LONDON, Jan 17 (Reuters) - Toshiba’s Westinghouse unit doubts that its partner in building nuclear power stations in China will join its NuGen project to construct a new plant in Britain, its chief executive said on Friday.
The Japanese-owned company plans 3.4 gigawatts (GW) of nuclear capacity at the site in Cumbria in northern England, with the first reactor to begin producing in 2024.
Westinghouse is working on a series of nuclear reactors in China with the country’s State Nuclear Power Technology Corporation (SNPTC) as its local partner.
While SNPTC has said it wanted to enter Britain’s nuclear new build programme with the Toshiba subsidiary, Westinghouse chief executive Danny Roderick was unsure the Chinese company would take part in NuGen in particular.
“I don’t know whether they will come in on this one. There are other opportunities in the UK,” Roderick told journalists at a briefing in London.
Japan’s Toshiba announced on Tuesday it was taking a majority stake in the NuGen project, buying out a 50 percent stake held by Spain’s Iberdrola and a 10 percent share of GDF Suez’ ownership. The French firm maintains a 40 percent stake.
Roderick said SNPTC was still interested in a UK partnership with Westinghouse and that talks continued. He did not give any details on which projects might be involved.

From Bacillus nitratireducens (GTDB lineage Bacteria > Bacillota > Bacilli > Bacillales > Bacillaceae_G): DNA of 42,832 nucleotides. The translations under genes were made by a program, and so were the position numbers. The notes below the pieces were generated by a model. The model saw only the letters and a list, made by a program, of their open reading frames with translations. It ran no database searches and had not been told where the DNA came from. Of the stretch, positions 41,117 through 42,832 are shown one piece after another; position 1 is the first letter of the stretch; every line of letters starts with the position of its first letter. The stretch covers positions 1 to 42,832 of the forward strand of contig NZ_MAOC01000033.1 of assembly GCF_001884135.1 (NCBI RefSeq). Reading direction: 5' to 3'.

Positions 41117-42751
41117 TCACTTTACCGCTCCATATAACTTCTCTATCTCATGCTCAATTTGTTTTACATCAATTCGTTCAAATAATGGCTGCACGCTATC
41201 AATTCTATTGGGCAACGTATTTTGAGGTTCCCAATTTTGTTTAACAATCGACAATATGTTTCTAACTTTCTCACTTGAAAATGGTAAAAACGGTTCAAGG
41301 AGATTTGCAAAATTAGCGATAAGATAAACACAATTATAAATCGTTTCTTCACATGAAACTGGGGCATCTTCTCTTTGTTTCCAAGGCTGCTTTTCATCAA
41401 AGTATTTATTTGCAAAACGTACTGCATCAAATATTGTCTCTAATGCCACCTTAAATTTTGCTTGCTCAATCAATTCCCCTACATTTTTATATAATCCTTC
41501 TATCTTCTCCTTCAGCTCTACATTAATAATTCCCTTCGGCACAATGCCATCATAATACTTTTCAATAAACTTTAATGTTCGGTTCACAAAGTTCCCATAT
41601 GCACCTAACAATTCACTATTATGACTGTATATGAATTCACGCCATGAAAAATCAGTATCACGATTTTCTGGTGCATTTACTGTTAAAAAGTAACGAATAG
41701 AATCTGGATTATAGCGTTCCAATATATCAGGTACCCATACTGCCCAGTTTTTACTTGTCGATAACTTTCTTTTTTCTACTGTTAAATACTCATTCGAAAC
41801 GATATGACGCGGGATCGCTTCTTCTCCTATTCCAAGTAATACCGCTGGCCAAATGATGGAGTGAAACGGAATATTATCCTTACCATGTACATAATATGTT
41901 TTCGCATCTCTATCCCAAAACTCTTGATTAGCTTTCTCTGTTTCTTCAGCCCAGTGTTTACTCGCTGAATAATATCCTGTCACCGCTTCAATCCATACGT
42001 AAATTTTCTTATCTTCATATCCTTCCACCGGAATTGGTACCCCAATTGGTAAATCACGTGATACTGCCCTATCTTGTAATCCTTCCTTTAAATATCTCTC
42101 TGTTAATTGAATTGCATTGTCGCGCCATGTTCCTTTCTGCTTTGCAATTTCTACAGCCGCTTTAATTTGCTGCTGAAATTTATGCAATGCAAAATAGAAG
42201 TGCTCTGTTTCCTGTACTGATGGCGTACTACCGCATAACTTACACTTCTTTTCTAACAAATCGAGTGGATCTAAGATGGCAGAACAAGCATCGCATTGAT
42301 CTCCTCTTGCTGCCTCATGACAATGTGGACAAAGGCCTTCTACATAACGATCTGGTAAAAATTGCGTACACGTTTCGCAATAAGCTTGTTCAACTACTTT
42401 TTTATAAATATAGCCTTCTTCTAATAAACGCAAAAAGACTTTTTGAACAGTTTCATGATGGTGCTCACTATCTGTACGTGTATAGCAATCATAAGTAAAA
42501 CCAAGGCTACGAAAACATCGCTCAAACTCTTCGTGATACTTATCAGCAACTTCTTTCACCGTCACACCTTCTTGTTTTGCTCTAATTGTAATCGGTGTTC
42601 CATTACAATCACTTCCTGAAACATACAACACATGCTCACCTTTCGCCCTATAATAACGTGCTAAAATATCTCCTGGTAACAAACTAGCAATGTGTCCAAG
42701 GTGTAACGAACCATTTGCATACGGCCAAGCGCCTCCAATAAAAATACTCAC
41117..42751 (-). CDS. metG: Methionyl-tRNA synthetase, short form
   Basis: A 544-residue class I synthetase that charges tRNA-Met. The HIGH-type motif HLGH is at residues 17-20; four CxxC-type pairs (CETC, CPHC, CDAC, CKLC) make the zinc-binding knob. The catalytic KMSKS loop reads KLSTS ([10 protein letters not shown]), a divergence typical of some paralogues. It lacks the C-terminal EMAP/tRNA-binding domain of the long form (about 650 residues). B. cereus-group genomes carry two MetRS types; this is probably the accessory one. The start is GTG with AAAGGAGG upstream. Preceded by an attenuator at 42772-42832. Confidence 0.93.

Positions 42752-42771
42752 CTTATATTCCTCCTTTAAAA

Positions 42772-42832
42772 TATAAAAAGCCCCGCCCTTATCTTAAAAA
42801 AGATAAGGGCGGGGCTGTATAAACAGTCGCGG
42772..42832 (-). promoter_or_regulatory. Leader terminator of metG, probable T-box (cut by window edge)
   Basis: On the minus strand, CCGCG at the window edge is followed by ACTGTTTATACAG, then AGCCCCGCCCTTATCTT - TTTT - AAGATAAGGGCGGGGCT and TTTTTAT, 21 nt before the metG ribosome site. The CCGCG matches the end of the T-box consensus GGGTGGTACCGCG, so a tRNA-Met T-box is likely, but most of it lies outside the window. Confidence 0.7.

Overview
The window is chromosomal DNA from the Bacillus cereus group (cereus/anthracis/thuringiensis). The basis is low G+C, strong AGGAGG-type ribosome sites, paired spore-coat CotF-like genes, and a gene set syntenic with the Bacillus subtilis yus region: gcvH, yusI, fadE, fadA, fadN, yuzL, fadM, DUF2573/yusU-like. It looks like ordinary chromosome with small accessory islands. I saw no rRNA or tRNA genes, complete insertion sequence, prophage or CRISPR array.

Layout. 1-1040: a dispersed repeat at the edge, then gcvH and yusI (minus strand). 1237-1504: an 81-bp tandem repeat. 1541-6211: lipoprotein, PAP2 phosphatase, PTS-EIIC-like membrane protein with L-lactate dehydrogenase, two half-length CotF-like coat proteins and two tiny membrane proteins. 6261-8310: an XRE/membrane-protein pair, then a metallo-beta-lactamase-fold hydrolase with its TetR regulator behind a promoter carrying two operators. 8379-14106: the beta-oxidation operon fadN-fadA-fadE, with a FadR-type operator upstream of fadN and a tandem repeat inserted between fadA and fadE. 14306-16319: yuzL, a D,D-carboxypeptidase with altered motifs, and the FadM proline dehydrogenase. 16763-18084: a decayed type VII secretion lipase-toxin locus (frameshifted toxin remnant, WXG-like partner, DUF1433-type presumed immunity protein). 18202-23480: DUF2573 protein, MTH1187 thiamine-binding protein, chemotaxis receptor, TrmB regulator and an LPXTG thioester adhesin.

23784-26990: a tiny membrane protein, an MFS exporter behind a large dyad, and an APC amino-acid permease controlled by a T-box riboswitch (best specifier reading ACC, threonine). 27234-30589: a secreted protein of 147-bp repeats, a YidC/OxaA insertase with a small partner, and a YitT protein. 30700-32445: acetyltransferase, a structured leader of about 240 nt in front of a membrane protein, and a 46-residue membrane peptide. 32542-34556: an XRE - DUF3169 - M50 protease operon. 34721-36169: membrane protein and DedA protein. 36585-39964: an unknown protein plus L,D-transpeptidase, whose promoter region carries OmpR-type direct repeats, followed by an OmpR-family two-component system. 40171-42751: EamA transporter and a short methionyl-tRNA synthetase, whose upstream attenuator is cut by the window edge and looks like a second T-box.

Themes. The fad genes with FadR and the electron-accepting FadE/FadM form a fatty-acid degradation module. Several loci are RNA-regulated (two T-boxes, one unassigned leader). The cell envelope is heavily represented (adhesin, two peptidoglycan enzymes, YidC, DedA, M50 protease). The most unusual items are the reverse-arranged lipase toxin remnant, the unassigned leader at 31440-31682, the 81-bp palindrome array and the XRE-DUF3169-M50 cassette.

The government has shortlisted eight sites as suitable for new nuclear plants and developers have so far proposed projects for five of these sites. Westinghouse is only involved in one of them through NuGen.
Other Chinese companies have shown interest in Britain’s programme to build new nuclear power plants to replace ageing reactors and lower its carbon emissions.
France’s EDF is one of the other companies planning to build new nuclear plants in Britain with Chinese partners.
China General Nuclear Corporation (CGN) and China National Nuclear Corporation (CNNC) are expected to take a 30-40 percent stake in EDF’s Hinkley Point C project.